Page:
First off, as the security pundits have been telling us for years, turn off services that you aren't using on your servers. This can be as easy as commenting out lines in your /etc/inetd.conf file, issuing svcadm disable commands or renaming S* scripts to s* scripts in your /etc/rc*.d directories. Running unneeded services only wastes resources and opens your system up to potential exploits should they become available.
Next, don't log in as root unless you really need to. Accountability suggests that you always log in as yourself and use su and sudo commands when you need the extra punch. I know from experience how easy to is to make a tiny mistake that has a devastating effect on a system. If you're not root, there are clear and dominant constraints on how much damage you can do.
Patch periodically. Make sure you apply recommended patches and that you are on the lookout for critical security patches. The latest recommended patch cluster for Solaris 10 was released just one week ago today. Did you notice?
Use your screen lock (i.e., screen saver) whenever you walk away from your desk. Even if you trust your coworkers and know that anyone wandering through your workspace will be escorted, this is a good habit to adopt. The security of your systems depends on you being careful all of the time, whether or not you feel it's necessary.
Keep your login passwords secure -- especially your root passwords! Store those that you can't remember easily in some secure tool like KeePass. Do not write them down any place where they can be discovered. If you feel you must transcribe them on paper, develop a code that reminds you of the passwords. Never never write down the passwords.
Document anything that would take you more than 30 seconds to explain to someone else. I realize that documenting our procedures is one of the things that most sysadmins despise, but it will save you effort in the long run. No matter how much I think I will remember how to do something, I find a year and a half later that I don't have total recall and even sketchy notes in a binder can save me hours of work rediscovering what I once knew and understood. Besides, when you want to move to a new project, you might have to train your replacement! A good set of notes of the hows and whys of the systems you manage can be turned over to someone else.
Close accounts when they are no longer needed. Quickly and thoroughly. There is no excuse for keeping dormant accounts on your systems, especially since unused accounts have been repeatedly used to exploit systems.
Understand and use checksums. Make sure files that you download have been downloaded intact and that you're not getting files that have been modified or corrupted.
Expire passwords even if doing so annoys your users. Unless you force good password policy, some of your users are going to choose passwords that are easy to guess. Limit the damage. They will resent you only until someone with a stupid password enables a break-in.
Use sudo or similar technology for users who only need a little bit of root access. Sudo is easy to set up and reliable. Besides, giving someone only what they via sudo means they don't have to be given the root password. How cool is that?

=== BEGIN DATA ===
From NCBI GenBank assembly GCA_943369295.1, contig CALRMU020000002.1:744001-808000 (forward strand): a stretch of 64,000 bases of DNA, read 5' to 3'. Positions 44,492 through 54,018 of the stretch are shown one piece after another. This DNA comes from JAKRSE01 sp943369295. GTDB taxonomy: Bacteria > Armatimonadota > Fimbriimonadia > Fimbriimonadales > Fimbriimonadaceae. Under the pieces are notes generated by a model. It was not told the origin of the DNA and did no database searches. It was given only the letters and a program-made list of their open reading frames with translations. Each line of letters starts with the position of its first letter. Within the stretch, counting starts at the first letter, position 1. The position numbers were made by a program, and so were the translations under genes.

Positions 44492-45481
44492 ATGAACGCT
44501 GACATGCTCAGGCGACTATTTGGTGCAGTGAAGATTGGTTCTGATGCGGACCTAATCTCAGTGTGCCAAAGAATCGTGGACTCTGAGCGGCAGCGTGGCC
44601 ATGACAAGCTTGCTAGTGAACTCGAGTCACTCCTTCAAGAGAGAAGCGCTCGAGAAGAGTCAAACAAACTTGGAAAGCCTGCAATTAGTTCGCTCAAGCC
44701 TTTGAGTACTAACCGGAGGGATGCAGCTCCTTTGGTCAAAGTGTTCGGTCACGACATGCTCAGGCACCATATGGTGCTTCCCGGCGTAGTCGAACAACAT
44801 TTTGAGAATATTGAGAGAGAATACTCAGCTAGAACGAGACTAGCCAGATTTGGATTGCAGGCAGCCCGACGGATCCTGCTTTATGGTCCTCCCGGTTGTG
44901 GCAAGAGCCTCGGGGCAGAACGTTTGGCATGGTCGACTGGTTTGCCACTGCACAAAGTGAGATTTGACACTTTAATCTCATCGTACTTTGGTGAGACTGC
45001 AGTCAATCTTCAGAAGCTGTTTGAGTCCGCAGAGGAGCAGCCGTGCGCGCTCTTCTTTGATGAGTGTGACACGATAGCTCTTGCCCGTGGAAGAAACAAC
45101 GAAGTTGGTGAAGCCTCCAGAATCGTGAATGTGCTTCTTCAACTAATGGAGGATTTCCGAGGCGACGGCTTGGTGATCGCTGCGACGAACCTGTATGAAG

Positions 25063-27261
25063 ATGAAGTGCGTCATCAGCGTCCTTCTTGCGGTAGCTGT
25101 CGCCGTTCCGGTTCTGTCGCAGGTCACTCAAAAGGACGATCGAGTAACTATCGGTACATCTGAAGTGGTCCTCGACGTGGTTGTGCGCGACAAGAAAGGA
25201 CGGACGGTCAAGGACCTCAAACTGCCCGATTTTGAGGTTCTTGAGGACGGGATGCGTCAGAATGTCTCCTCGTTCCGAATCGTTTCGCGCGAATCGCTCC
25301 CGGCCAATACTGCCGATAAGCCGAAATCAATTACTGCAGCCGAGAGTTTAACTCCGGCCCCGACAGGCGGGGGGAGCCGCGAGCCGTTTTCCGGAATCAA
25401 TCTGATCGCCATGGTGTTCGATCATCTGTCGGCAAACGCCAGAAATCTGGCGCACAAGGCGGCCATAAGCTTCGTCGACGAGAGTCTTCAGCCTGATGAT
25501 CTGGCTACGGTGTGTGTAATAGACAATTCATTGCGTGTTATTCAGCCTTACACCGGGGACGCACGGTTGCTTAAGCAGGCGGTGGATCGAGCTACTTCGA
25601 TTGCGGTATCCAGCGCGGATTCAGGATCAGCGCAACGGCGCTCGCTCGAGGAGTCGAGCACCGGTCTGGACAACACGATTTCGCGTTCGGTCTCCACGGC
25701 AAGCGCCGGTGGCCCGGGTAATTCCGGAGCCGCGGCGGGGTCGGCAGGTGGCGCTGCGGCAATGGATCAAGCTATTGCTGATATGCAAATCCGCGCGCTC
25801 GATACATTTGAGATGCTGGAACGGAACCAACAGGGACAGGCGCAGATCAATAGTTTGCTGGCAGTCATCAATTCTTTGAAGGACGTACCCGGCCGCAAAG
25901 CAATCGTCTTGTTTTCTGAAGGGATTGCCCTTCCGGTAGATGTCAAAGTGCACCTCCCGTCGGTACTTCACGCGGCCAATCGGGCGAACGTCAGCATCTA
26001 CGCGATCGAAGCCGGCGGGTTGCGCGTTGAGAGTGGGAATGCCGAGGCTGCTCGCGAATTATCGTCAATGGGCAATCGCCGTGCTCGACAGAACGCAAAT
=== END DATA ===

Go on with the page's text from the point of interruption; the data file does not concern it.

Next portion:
Monitor your log files from time to time. You can have hardware and software screaming their little hearts out and be totally oblivious to problems if you don't scan through your log files from time to time. Automated log gisting scripts can send you summaries of important messages. If you don't have something like this scanning your log files periodically, put something together.
Document your important service configurations, especially those that are tricky or difficult to understand.
Plan for disasters and think recovery. From time to time, think about the things that could go wrong on your systems and what you would do to recover if they did. Identify single points of failure. How would you replace that disk array if its power supply failed? How about that important database server?
Test your backups before you need them. If you can't recover from backups, you're not properly backing up.Years ago, I was called in to help when some colleagues needed to recover a file system. They discovered that the backups they had been running every night for six months or more had been failing, but that no one had been noticing the warnings in the log files. Nothing could be done. Six months of data were gone. Oops! And did I say scan your log files?
Look at performance on your systems from time to time so that abnormal performance will stand out as abnormal. A profile of a system's average performance will make it very clear when a system is having a bad hair day -- and it doesn't take long to generate.
Don't use telnet or allow it to be used on your systems. C'mon! We've been warned about telnet and ftp for decades now. It's time to insist on only using secure tools to connect to our systems.
Treat your users like customers you want to keep. Yes, they can be annoying, demanding and sometimes even rude, but helping them get their work done is what our trade is all about. Keep this in mind as you go about your work.
And, last but hardly least, be kind to yourself. You work way too hard, rarely get credit for all the emergencies you prevent and are worth your weight in platinum.
Have a wonderful and prosperous 2010!
This article is published as part of the IDG Contributor Network. Want to Join?